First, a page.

King Fisher Optimized net user.  Moderate.

Boominator Fun catch-22 booming blade build with either strong or completely broken damage depending on your reading.

Very Distracting Warlock Lot's of dazing and major penalties to hit. Overpowered.

Pocket Protector Pixie Stealth Knight. Maximizing the defender's aura by being in an ally's/enemy's square.

Yakuza NinjIntimiAdin: Perma-stealth Striker that offers a little protection for ally's, and can intimidate bloodied enemies. Very Strong.

Chargeburgler with cheese Ranged attacks at the end of a charge along with perma-stealth. Solid, could be overpowered if tweaked.

Void Defender Defends giving a penalty to hit anyone but him, then removing himself from play. Can get somewhat broken in epic.

Scry and Die Attacking from around corners, while staying hidden. Moderate to broken, depending on the situation.

Skimisher Fly in, attack, and fly away. Also prevents enemies from coming close. Moderate to Broken depending on the enemy, but shouldn't make the game un-fun, as the rest of your team is at risk, and you have enough weaknesses.

Indestructible Simply won't die, even if you sleep though combat.  One of THE most abusive character in 4e.

Sir Robin (Bravely Charge Away) He automatically slows and pushes an enemy (5 squares), while charging away. Hard to rate it's power level, since it's terrain dependent.

Death's Gatekeeper A fun twist on a healic, making your party "unkillable". Overpowered to Broken, but shouldn't actually make the game un-fun, just TPK proof.

Death's Gatekeeper mk2, (Stealth Edition) Make your party "unkillable", and you hidden, while doing solid damage. Stronger then the above, but also easier for a DM to shut down. Broken, until your DM get's enough of it.

Domination and Death Dominate everything then kill them quickly. Only works @ 30, but is broken multiple ways.

Battlemind Mc Prone-Daze Protecting your allies by keeping enemies away. Quite powerful.

The Retaliator Getting hit deals more damage to the enemy then you receive yourself, and you can take plenty of hits. Heavy item dependency, Broken.

Dead Kobold Transit Teleports 98 squares a turn, and can bring someone along for the ride. Not fully built, so i can't judge the power.

Psilent Guardian Protect your allies, while being invisible. Overpowered, possibly broken.

Rune of Vengance Do lot's of damage while boosting your teams. Strong to slightly overpowered.

Charedent BarrageA charging ardent. Fine in a normal team, overpowered if there are 2 together, and easily broken in teams of 5.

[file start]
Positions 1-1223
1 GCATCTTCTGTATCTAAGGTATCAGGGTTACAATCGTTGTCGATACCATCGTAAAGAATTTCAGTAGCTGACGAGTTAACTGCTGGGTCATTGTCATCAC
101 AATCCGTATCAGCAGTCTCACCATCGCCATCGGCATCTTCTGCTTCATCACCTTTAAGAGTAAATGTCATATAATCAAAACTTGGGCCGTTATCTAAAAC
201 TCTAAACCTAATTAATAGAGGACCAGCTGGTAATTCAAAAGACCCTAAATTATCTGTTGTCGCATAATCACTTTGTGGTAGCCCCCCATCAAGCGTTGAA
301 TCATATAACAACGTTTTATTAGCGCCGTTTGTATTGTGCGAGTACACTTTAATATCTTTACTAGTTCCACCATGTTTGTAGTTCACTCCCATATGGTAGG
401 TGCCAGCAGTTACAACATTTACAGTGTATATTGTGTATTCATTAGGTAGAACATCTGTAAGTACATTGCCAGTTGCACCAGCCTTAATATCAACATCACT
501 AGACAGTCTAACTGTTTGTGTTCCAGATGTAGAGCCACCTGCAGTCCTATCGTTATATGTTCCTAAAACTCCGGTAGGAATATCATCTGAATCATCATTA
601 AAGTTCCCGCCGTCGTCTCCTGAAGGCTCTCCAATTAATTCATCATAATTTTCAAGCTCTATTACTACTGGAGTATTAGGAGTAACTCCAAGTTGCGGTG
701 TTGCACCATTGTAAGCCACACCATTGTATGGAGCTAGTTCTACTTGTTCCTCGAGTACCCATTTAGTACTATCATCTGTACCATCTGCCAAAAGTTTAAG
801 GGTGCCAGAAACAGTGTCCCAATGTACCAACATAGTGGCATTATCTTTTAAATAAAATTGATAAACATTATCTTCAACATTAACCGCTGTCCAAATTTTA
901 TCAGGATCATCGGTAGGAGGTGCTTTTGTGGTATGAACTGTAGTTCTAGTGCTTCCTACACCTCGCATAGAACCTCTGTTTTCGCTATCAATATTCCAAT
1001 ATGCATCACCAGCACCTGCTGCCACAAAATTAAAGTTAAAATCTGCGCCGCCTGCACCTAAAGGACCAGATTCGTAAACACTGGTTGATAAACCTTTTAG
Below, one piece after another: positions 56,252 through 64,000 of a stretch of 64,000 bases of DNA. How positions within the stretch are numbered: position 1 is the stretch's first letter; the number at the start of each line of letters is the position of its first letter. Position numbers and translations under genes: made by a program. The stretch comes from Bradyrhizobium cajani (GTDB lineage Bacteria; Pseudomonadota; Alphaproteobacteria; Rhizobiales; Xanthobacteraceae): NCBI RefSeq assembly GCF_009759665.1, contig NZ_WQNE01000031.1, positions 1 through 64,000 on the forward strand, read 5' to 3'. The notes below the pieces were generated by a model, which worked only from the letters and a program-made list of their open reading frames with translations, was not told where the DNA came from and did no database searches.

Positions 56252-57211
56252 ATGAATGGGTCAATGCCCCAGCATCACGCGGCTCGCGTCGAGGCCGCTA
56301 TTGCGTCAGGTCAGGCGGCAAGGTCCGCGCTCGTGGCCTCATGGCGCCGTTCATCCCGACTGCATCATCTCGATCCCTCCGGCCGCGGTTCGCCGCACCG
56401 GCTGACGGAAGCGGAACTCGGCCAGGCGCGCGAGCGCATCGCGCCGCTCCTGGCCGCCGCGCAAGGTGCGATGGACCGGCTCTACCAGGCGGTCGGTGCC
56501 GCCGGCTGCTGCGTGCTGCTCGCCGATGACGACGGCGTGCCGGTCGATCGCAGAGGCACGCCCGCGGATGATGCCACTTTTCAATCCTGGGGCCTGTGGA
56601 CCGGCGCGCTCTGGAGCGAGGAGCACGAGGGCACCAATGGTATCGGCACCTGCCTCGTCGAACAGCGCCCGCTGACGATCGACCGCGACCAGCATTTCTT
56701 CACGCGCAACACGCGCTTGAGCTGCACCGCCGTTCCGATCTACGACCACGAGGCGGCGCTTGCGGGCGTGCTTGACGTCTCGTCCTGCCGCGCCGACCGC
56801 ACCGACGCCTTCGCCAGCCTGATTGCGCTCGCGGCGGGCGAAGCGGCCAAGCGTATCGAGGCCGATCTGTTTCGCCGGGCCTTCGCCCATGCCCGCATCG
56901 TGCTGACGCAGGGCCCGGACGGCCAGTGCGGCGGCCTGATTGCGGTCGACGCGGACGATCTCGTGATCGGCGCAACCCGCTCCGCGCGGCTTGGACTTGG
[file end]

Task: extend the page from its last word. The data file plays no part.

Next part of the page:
Super Knight A tough, sticky, high damage knight. Strong.

Super Duper Knight Basically the same as super knight with items, making it far more broken.

Mora, the unkillable avenger Solid damage, while being neigh indestuctable. Overpowered, but not broken.

Swordburst Maximus At-Will Close Burst 3 that slide and prones. Protects allies with off actions. Strong, possibly over powered with the right party.

By level 10+ a party will probably have access to a few magic items. +1 ot +2 armor, +1 or +2 shields go a long way to breaking BA. Combine things like the dwarven racial AC bonus, the iron hide feat, dual wielding shields, prayer for +1 party AC as a swift action using only a low level spell slot, barkskin or haste for +2 AC. It is trivially easy to make your tank into the 26+ AC range and the rest of the party into the 22+ AC range.

So +4 and +5 to hit monsters simply aren't going to be a challenge for most parties that are level 10+. Only a party that doesn't invest anything into their AC will such monsters remain a challenge. Even so, a dwarf tank with just +1 plate armor has a 23 AC meaning a +4 to hit monster only hits on a 19+



That does sound trivially easy, provided the level of DM cooperation you're assuming.  You've got stacking shield bonuses, a fighter who foregoes weapons and wields homebrewed magic items, and spellcasters who are willing and able to spend a few rounds before every fight using up their spells buffing the whole party.  I can easily imagine an entire game group, including the DM working together to make a party untouchable by vanilla monsters, but I have substantially more trouble imagining that most game groups will do that.
"When Friday comes, we'll all call rats fish." D&D Outsider
Personally, I never found Solos a useful mechanic.  They were only useful if they weren't SOLO, because they tended to act the same way as the PCs - upload all the big attacks, and then turn into a slugfest as their recharge mechanics kept falling short.  Too high HPs helped that.  So they failed the job of being "boss monsters."